15 February 2008

Buddhism and Technological Modernism

Buddhism, one of China's most venerable religions, has been flourishing as China has witnessed the world's fastest annual economic growth, said Buddhist monks attending the First World Buddhist Forum.

"Buddhism gets prosperous only when the economy develops. It's been the case since ancient times," said Master Hubalongzhuang, vice-president of the Buddhist Association of China (BAC).

Master Mingsheng, also vice-president of the BAC, is glad to enjoy the conveniences brought about by rapid technological progress in the country.

"It used to take us three days to go from one temple to another, but now we can visit three in a day by car. Modern technology helps us in preaching Buddhism," he said.

In TV series, Chinese monks are usually pictured in the traditional way of wearing a grey or yellow robe with a bowl in hand and parcel on the back. But in reality, they use cell phones and digital cameras and surf the Internet to follow the latest developments in the world.

"If modernization is a tide, we are just like a boat. We have to ride over the right direction and know what should be or not be done," said Master Yongxin of the world-famous Shaolin Temple.

"Only in this way can we stand ready over the tide instead of being washed away like fish," he added.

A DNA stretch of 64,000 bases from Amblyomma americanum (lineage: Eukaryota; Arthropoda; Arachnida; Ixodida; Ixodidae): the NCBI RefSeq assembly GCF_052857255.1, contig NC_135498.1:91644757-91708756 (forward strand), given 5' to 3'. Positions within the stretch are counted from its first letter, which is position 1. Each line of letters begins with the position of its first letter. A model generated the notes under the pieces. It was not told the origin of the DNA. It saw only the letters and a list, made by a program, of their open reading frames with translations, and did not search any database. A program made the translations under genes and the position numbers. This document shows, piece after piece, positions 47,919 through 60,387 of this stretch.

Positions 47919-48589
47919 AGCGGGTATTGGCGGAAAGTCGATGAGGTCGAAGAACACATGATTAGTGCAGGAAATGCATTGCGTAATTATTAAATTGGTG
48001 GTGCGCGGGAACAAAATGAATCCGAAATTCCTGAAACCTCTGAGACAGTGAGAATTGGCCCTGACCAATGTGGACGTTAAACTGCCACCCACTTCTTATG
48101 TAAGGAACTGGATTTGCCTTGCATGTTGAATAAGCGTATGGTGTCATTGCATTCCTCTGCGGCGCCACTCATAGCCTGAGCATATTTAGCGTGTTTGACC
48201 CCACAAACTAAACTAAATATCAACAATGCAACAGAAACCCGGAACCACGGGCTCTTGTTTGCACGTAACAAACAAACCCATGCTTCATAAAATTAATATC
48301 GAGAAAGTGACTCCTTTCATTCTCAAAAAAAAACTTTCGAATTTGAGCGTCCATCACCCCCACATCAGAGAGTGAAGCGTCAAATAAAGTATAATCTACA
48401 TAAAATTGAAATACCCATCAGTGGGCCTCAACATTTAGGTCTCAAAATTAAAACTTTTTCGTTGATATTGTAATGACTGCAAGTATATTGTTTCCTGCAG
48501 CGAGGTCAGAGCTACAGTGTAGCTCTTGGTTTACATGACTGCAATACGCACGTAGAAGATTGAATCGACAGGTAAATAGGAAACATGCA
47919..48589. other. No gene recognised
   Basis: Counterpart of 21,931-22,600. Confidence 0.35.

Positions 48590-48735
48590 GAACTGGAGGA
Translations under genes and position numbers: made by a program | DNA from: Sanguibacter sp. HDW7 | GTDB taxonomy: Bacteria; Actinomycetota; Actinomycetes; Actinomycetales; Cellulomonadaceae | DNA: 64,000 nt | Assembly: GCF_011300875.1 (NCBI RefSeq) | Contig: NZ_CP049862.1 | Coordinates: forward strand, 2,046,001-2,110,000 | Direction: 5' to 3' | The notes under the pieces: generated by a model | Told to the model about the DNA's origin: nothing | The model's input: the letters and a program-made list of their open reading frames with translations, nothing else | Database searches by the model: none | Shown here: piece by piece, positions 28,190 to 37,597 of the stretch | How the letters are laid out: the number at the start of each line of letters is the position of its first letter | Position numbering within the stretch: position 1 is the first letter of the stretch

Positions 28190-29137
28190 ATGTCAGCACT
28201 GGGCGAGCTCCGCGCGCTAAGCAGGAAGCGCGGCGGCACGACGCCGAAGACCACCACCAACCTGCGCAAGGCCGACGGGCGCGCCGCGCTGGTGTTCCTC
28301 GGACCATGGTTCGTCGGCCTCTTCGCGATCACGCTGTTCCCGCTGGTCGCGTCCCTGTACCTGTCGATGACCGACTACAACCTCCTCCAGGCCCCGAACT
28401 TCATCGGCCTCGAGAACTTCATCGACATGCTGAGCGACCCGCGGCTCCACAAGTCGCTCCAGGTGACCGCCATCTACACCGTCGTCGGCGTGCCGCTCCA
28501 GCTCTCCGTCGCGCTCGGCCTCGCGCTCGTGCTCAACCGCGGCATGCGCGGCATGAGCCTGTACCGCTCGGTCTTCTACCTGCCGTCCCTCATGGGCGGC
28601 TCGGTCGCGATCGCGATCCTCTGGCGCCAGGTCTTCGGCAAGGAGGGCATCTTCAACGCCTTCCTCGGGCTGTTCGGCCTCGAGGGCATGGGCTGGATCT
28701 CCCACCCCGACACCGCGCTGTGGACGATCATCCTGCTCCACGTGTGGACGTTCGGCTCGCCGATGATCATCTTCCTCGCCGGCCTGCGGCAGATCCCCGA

Master Yongxin, nicknamed the temple's "chief executive officer," regarded modern development as a boosting force to the publicity of Shaolin's Buddhist doctrines and martial arts.

In the 1980s, a movie called "Shaolin Temple" swept the country and parts of Asia, making the temple "Mekka" for kungfu lovers. With the Internet coming, Shaolin has become a "symbol of Chinese culture," said Yongxin.

People interested in Shaolin kungfu and Buddhist culture have easy access to the temple's website, where they can find once-secretive kungfu documents.

"Promoting Shaolin culture through TV, movie, the Internet and publications is a good way to carry forward Buddhist traditions and have an influence over the general public," he said.

High technologies also helped the four-day First World Buddhist Forum, catch the world's attention.

It was broadcast live by China's national TV station. Simultaneous interpretation by means of high-tech devices helped monks from 37 countries and regions with different languages understand each other during discussions. Their speeches and articles were uploaded online.

The monks moved to Putuoshan, an islet in east China known as "a Buddhist kingdom on the sea," where they held a lantern transmission ceremony to pray for world peace, a pageant that instantly became an online hit.

An Husheng, who runs a website on Buddhism, said the Internet offers the most effective channel for spreading Buddhist teachings and makes public participation in Buddhist practice a reality.

"The era of online Buddhism has come," he said.

More than 1,000 Buddhist monks, experts and politicians from 37 countries and regions attended the forum to discuss how to build up a harmonious world. The forum is the first of its kind in China in more than 2,000 years when Buddhism was introduced from ancient India.

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